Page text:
Browser alert: The Penn Web site is about to get a major makeover—the first top-to-bottom redesign of the site since 1997, an eternity in Internet time. The site’s look, feel, organization and content are being thoroughly revamped as you read this; keep an eye out for the results in September.
Support the staff who support you: The A-3 Assembly, the official campus representative body for weekly-paid staff, will have its first meeting of the new academic year on Wednesday, July 24, at 12:30 p.m. in the Bishop White Room, Houston Hall, 3417 Spruce St. The new officers—Chair Omar Mitchell, Vice-Chair Emily Damanskis, Secretary Carol Stablinski and Treasurer Ingrid Jackson—will all be on hand, and they are looking for staff interested in serving on committees and helping organize assembly activities, including the annual Employee Resource Fair. For more information about the A-3 Assembly, visit www.upenn.edu/A-3 on the Web.
Hoop dreams: Over 50 and still got game? If you’re African-American, the Abramson Cancer Center would love to have you play for them on July 27 and 28. That’s when “50 Hoops,” a national basketball tournament aimed at increasing awareness of prostate cancer, especially among African-American men, comes to Philadelphia for the first time. If that doesn’t describe you, you can still participate in the free-throw contest for 30- to 49-year-old men or serve as a volunteer at Penn’s booth in Temple’s McGonigle Gymnasium, where the event will take place. Interested? Call Charnita Zeigler-Johnson at 215-573-5264.
A painful learning experience: Rudra Sil, assistant professor of political science and holder of the Janice and Julian Bers Chair in the Social Sciences, has returned from his research trip to Moscow. Make that MoscOW!, for Sil found himself in the middle of a riot that left two people dead and scores injured after Japan defeated Russia in the first round of World Cup play June 9. Sil was among those injured, with a gash to his head, a blow to the ribcage and foot injuries that left him hobbling. “I am fighting hard not to let this experience completely undo the memories of what was otherwise a very fruitful and informative trip,” he wrote in an e-mail to colleagues post-trip. “At the same time,” he continued, “this riot may have actually brought to light what has been a growing, but unaddressed, problem in Moscow, and both the police [and] some of my contacts said that they hope the riots will force [Russian President Vladimir] Putin to acknowledge and address the growth of racism and anti-foreigner violence.”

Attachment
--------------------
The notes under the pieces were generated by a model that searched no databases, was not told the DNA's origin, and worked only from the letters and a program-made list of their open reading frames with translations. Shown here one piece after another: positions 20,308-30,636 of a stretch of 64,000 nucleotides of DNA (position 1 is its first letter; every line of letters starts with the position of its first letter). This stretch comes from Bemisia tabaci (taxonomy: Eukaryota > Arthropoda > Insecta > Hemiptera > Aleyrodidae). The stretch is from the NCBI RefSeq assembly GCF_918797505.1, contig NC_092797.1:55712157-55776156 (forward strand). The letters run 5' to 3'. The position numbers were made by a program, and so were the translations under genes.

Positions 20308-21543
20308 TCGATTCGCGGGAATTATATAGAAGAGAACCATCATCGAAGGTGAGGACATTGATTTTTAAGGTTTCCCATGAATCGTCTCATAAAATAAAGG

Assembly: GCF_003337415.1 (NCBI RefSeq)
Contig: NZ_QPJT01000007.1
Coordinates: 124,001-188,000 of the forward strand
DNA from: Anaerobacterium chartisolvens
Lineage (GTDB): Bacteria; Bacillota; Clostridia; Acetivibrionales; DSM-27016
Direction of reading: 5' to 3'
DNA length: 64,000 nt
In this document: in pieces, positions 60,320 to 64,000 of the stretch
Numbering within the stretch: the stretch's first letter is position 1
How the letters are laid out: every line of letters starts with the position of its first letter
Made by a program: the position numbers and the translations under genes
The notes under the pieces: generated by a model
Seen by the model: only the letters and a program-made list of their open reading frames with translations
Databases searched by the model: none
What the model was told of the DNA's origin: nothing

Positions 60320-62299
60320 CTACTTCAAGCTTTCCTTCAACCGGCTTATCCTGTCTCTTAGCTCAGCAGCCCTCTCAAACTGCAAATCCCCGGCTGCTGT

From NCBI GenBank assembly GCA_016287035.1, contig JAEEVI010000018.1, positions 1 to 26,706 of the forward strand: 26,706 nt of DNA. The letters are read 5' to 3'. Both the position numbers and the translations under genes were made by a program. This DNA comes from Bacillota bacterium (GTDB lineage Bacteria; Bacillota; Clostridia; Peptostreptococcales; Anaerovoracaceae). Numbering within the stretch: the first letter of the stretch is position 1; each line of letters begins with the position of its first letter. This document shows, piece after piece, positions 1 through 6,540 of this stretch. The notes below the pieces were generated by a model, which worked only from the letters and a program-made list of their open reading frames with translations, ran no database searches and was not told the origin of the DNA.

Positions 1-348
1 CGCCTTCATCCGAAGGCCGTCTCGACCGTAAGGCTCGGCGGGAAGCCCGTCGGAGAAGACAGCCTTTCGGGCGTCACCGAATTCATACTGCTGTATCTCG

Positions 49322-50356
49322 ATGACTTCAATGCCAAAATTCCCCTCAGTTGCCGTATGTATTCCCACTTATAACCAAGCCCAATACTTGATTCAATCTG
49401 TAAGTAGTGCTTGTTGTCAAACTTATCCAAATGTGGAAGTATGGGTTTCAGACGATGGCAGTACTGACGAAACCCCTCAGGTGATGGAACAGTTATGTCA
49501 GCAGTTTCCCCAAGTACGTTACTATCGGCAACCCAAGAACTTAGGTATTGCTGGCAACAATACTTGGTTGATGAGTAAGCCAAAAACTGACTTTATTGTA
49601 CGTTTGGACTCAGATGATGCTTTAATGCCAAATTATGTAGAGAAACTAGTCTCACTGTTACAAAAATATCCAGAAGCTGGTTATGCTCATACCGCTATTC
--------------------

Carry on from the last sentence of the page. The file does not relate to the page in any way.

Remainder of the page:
Hail to the chief: Jeff Cromarty, special assistant to President Judith Rodin, is off to weave himself into the fabric of life at Philadelphia University, the former Philadelphia College of Textiles and Science, where he will serve as chief of staff and secretary. Best wishes and good luck in your new job, Jeff.
Originally published on July 18, 2002